I started writing Dating the It Guy as a romance between a high school girl and the popular senior son of a senator, but I also wanted to include a storyline of having the main character deal with her grandpa’s recent dementia diagnosis. My grandfather moved in with us when I was Emme’s age because he could no longer live on his own. I decided to write about it years later just to get it out. In fact the first time I read a section of it to my mother, she left the room because it was too much to deal with. It’s tough to look back at memories like that sometimes.
So I finished the book, but set it aside for a while. Then two years ago, there was a pitch contest online and I decided to see if there would be any interest in this story. My publisher said she’d be interested in seeing it. At that time I had only published middle grade novels with her and wasn’t sure she’d want a young adult novel from me—after all there are a lot of publishers who aren’t fond of genre hopping. I remember when I sent it to my publisher I mentioned I hoped that this book would help someone else. My publisher wrote, “have I told you I love your writing?”
During the final editing process, I had my mom read the manuscript and told her, “I’m not sure you’ll like this one because it’s very personal, so be warned.” I’ll never forget her calling me and saying it was her favorite book I had written and she felt I handled those scenes with the grandpa with such sensitivity and love. She loved the sense of love and family in it and how I handled it with dignity and that meant so much.
I basically have a peace about what I wrote, but it was very hard putting this book out there. You’re taking a very personal experience and opening it up to criticism from strangers who haven’t walked in your shoes. What made it worthwhile was that the feedback on it has been wonderful as people love the humor and the family bonds. I think having the humor in it helps as that gets you through difficult times and it shows that you can continue to laugh even while going through a storm.
My main goal was wanting to show that dealing with dementia can deepen a relationship and you can love someone deeper when taking care of them. It was hard being one of my grandpa’s caregivers starting as a sophomore in high school until I was well into college, but I loved spending time with him.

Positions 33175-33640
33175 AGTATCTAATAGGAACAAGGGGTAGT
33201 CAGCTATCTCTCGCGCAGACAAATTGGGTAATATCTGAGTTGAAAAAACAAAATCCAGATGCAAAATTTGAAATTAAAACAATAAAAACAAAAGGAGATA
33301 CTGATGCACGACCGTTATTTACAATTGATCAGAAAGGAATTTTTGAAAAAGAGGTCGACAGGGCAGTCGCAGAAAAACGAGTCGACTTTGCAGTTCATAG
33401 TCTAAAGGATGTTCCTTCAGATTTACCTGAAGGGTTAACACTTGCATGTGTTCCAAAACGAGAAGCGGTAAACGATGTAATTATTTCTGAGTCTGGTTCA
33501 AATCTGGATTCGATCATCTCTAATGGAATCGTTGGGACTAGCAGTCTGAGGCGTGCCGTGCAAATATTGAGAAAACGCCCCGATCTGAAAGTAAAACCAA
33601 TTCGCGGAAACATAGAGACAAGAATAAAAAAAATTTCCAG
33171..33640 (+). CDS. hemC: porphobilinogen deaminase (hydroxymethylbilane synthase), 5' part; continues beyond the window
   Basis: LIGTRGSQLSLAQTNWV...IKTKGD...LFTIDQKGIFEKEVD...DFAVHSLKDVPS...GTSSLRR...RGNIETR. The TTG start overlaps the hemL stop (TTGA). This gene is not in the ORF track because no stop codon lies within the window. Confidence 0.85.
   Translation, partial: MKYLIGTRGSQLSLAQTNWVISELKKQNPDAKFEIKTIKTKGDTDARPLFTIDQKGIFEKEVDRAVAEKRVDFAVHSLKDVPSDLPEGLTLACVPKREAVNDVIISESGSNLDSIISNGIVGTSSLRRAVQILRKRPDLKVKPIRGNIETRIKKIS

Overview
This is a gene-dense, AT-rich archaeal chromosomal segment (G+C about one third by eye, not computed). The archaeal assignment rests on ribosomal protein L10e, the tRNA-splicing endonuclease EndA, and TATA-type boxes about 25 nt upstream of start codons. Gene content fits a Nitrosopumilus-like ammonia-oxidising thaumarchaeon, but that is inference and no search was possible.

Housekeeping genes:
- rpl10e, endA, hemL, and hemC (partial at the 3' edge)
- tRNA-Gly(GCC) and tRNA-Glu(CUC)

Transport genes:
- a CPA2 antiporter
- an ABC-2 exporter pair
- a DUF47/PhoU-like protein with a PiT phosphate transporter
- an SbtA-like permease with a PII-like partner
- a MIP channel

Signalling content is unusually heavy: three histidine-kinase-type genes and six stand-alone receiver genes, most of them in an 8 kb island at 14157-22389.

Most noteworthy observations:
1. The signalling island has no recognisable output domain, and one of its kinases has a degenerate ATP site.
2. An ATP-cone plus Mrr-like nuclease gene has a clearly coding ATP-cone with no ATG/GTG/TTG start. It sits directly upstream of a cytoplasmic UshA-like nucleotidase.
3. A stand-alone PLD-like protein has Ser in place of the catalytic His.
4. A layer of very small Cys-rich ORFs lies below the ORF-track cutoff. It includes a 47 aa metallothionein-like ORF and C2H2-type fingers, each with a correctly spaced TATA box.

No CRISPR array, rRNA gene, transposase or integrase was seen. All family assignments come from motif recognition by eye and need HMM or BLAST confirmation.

Along the way, I realized that if I went through that as a teen, then there were other teens who had taken on a caregiver role (along with their parents) to a family member. I wanted to give those teens a book that understood what they were going through. Sometimes knowing you’re not alone in a tough situation can help so much and I hope I did that for my readers.
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About the Author
Who knew all those embarrassing, cringe-y moments in middle school and high school could turn into a career? And who would have thought that daydreaming in math class would pay off down the road?
Krysten Lindsay Hager writes about friendship, self-esteem, fitting in, frenemies, crushes, fame, first loves, and values. She is the author of True Colors, Best Friends…Forever?, Next Door to a Star, Landry in Like, Competing with the Star (The Star Series: Book 2), Dating the It Guy, and Can Dreams Come True?
Her debut novel, True Colors, won the Readers Favorite award for best preteen book and the Dayton Book Expo Bestseller Award for childen/teens. Competing with the Star is a Readers’ Favorite Book Award Finalist. Krysten’s work has been featured in USA Today, The Flint Journal, the Grand Haven Tribune, the Beavercreek Current, the Bellbrook Times, Springfield News-Sun, Grand Blanc View, Dayton Daily News and on Living Dayton.
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Author of funny, charming, and irresistible dramas.